Judith Thompson is one of Canada’s most beloved and honoured playwrights. Often called the playwright who captures the poetry of the inarticulate, Judith herself says her mandate is to give a voice to the voiceless.
Her first play, and arguably the most well-known work is The Crackwalker, set in Kingston’s gritty north end. Performed across the country for more than three decades, the play is described by the Vancouver Sun as “not theatre for the timid.”
The Crackwalker was followed by White Biting Dog, Lion in the Streets, and the inimitable Perfect Pie. She is the author of more than a dozen plays, two feature film scripts, and several radio plays. Judith has never shied away from disturbing and difficult topics – poverty, abuse, prostitution, addiction, crime, homelessness, torture, the war in Iraq, and the seedy under-belly of modern life. The Kingston Whig Standard quotes Judith on her penchant for finding tales about trouble, “For me the beauty lies in our stories.”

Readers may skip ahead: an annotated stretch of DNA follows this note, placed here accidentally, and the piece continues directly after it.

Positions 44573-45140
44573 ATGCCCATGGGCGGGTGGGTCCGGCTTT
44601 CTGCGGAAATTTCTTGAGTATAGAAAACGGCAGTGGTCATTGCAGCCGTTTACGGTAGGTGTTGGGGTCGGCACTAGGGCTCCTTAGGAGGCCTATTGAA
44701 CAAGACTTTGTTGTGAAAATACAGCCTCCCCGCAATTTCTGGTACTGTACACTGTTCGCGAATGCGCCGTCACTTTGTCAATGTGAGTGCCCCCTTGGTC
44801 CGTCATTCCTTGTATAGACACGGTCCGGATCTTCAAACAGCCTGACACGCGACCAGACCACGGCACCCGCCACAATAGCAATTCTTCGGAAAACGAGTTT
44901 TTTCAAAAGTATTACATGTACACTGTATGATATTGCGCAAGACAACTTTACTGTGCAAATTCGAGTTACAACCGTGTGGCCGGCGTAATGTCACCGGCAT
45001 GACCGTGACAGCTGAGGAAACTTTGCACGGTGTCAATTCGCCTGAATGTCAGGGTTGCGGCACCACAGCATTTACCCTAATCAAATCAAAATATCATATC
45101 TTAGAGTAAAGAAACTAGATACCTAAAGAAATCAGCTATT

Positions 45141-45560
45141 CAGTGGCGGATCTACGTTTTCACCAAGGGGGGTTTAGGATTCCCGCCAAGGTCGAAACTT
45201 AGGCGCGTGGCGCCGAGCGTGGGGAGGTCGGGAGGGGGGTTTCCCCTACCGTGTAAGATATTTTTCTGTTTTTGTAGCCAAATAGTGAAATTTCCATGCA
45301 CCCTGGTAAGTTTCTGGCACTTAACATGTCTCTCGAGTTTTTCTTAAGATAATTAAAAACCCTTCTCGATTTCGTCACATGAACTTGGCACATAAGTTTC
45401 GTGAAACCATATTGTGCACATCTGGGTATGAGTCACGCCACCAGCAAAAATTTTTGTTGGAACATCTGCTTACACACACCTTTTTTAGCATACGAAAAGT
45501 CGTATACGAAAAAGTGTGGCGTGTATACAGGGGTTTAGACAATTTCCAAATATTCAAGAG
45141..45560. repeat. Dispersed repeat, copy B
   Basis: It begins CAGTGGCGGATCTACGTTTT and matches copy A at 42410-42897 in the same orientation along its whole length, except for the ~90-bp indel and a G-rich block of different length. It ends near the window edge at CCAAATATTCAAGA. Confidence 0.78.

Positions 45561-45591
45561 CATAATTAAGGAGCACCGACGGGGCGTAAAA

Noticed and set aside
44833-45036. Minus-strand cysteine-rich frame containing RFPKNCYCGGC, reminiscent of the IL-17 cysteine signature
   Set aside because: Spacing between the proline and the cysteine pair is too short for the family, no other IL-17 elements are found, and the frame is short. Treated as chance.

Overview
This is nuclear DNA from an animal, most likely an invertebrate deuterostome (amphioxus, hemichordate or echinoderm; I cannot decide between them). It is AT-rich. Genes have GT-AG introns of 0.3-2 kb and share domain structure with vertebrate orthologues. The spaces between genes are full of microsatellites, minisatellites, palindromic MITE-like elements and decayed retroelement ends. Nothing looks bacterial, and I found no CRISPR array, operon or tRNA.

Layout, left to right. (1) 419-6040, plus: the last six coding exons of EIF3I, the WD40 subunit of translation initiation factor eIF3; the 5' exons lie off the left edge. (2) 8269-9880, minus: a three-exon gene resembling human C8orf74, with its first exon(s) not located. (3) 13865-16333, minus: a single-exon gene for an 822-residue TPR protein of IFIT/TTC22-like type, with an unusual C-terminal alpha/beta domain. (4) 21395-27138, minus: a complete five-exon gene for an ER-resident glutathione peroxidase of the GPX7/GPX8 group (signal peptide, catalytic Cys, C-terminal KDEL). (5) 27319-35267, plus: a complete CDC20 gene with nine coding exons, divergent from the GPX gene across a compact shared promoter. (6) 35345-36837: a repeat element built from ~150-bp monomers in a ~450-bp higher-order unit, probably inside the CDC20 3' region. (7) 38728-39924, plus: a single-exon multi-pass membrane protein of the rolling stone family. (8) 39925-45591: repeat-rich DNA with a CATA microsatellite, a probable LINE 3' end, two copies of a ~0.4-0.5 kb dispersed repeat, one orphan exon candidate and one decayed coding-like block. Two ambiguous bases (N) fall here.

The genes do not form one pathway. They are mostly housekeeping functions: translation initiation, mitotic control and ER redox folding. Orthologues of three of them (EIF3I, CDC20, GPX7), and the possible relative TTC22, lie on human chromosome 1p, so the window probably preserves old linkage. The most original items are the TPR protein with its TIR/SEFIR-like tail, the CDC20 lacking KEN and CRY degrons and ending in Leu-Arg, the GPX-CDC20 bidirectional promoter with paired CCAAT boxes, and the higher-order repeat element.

Judith grew up in an academic family. Her father was head of the psychology department at Queen’s University, Kingston, while her mother taught in the drama department. She holds a degree in drama from Queen’s and studied acting at the National Theatre School of Canada. After acting professionally for a year, she gave up performing to pursue a career in writing.
In 2005, Judith was made an Officer of the Order of Canada. Among many honours, she holds two Governor General’s Awards for drama and the Susan Smith Blackburn Award for a woman writing in English.
Judith lives in Toronto with her five children, two dogs, and two cats. She is also a professor of theatre at the University of Guelph. Her thirteenth play, Watching Glory Die, is set to premiere in 2012.